NI captain Steven Davis focussed on winning, not being a centurion
LIKE counting sheep, counting caps appears likely to send Steven Davis to sleep. The Northern Ireland captain should bring up his ton on the international stage tomorrow night against Switzerland but the only numbers that matter to him are on score-sheets.
Still, he hesitated a little when asked if he’d swap all those appearances and the MBE he received last week for the guarantee of playing at next year’s World Cup. But only a little.
“The MBE and 100th caps are special achievements on a personal level but getting to a World Cup would be huge.
“I don’t like to rank achievements or say this is more important. But it goes without saying that to play in a World Cup Finals would be special as many great players have been unable to do that.”
Unlike many who talk about receiving praise being ‘humbling’, you know the modest 32-year-old is genuine when he uses that word to describe his experience at Buckingham Palace last week:
“It was great meeting Prince William and a great experience. It’s something you are not used to but it was great to be in the room with other great people receiving their awards.
“They have done very well in their own fields whether it is police, military, ambulance or professors and it was nice to experience that with my family…
“It is very humbling to be there and recognise what people have achieved in their lives. I got an award for doing something that I have loved and it’s not something I ever expected but I’m very proud of. I’ll probably keep in touch with a few of the award winners.
“There was a guy from Glasgow who had lost his son and then went on a campaign to raise money for a teenage cancer fund, it was nice to share that experience.”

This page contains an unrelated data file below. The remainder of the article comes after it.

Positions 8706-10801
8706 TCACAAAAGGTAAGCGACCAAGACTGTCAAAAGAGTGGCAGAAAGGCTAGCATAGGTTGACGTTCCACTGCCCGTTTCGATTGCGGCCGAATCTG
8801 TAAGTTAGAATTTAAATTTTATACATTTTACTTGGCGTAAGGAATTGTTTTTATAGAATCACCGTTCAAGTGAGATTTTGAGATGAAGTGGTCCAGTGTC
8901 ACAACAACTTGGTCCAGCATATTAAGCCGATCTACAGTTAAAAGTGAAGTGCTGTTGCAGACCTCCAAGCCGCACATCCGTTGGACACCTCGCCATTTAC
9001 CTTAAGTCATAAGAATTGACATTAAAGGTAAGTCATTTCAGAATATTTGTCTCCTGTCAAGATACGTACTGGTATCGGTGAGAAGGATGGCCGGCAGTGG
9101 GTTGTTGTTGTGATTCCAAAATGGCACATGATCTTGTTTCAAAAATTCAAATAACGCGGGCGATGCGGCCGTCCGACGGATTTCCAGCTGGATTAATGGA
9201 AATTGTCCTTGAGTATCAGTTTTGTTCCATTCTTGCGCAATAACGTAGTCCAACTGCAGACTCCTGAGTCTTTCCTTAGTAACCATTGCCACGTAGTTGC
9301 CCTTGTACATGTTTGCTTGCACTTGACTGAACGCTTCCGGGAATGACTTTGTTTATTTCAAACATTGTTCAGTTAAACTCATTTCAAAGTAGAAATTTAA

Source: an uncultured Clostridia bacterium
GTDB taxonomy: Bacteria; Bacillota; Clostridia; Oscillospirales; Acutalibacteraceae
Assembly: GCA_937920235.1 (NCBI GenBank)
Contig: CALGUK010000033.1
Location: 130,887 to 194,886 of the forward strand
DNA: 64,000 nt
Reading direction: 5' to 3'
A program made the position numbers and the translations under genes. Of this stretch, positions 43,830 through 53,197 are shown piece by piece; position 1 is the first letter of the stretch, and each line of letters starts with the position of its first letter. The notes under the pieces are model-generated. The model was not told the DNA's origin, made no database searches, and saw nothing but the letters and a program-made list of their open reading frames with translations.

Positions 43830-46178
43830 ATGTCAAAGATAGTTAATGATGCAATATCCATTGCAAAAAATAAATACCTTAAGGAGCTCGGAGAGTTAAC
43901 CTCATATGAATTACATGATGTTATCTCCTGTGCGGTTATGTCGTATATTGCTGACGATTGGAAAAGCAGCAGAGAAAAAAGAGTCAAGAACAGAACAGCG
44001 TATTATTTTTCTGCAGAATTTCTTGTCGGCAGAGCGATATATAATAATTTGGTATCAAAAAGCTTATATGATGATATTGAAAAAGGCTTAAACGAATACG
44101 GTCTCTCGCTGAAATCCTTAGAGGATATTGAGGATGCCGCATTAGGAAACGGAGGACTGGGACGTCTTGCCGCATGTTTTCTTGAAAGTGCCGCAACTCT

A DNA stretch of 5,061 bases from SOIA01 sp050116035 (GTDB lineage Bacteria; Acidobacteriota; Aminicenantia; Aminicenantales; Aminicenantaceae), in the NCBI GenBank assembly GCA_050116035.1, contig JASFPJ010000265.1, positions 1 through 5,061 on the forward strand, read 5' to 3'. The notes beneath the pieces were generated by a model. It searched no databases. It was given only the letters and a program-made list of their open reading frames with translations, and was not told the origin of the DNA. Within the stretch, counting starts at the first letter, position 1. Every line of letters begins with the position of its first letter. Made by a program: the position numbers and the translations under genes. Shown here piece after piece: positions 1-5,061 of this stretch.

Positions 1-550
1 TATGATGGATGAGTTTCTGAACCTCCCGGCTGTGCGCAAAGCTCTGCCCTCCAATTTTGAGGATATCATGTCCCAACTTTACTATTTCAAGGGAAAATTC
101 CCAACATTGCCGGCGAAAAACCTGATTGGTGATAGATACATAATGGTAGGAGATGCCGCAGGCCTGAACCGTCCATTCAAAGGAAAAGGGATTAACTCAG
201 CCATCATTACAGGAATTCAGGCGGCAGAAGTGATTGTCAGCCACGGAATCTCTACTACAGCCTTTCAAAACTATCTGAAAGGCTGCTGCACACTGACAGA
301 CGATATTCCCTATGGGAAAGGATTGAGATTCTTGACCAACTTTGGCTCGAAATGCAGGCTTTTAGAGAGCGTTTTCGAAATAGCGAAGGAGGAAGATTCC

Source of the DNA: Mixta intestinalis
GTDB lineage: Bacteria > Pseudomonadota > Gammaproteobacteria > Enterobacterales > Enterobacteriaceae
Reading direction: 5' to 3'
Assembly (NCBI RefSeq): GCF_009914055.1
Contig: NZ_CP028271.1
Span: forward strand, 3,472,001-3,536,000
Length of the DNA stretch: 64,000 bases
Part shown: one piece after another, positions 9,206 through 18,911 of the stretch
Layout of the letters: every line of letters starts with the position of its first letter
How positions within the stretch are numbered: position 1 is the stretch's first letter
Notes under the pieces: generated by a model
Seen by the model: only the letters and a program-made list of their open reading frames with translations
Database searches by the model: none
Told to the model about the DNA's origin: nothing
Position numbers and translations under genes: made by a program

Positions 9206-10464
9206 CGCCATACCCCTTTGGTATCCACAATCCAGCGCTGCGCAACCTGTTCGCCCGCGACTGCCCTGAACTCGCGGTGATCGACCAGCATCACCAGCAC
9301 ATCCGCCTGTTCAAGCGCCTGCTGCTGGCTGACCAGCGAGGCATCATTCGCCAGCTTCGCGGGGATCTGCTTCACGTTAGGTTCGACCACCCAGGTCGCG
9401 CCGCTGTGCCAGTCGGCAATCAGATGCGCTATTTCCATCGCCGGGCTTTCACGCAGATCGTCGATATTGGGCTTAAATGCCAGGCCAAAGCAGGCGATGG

Even the royal talked about football, though, appreciating the importance of the stage Davis steps onto this week:
“Prince William was very knowledgeable on the game. He talked about the play-offs, knew we were playing the Swiss, and said it would be very difficult but he wished us all the best. It was a memorable day.”
Southampton midfielder Davis has had a few of those, and nights, in recent seasons, notably on the international scene.
Yet although he’s “excited and really looking forward” to this two-legged tie against the Swiss, he insists that the numbers 100, or 101 in Basel on Sunday night, don’t matter to him at all:
“In all honesty, I’m not really counting caps. I don’t want anything to distract from the preparations for the game and my preparation mentally for the game as well. It will be at the very back of my mind.
“Obviously it’s a huge landmark and I’m very honoured to get to that number, but my focus is solely on the game.
“Hopefully after the two games I can reflect on it and say ‘that was a special time to achieve that goal’. We can only do that by winning and progressing.”
A query about where he keeps so many caps prompted a chuckle: “We don’t get a hundred so we’re all right. We only get one for every calendar year and the different fixtures are put on that particular cap, so there’s still plenty of room.”
Others think more about his century, he reckons, with no danger that he’ll get distracted: “It’s not really my personality anyway so there’s no fear of that in any way. It’s probably more so for the family who are coming to the game. It will be nice for them and they’ll be able to enjoy it a little bit more.
“But as soon as a ball is kicked obviously your focus automatically turns to the game and you’re in the zone at that point. It’s probably more your media responsibilities leading up to the game, you have to talk about it more than you would probably wish.”
His first cap came in a 1-0 loss to a second string Canada side reduced to 10 men in the 22nd minute, and there have been other bumps along the road, making recent good times all the sweeter:
“If you play that number of games you are going to have highs and lows. It’s been nice starting on a low and then coming into this high rather than the other way round.
“I’m really enjoying it. It is difficult when you come away with nothing to show for it but the last few years have been special.”
These play-off games merit that label, he knows: “We’re exactly where we wanted to be before a ball was kicked in the group.
“I think we have it all to gain. We just need to go out there and show the intensity levels which we have shown to get us success over the last few years, and try to continue that. It’s going to be a tough task. The Swiss are a very good side.”
Winning is all that counts, though. 100 per cent.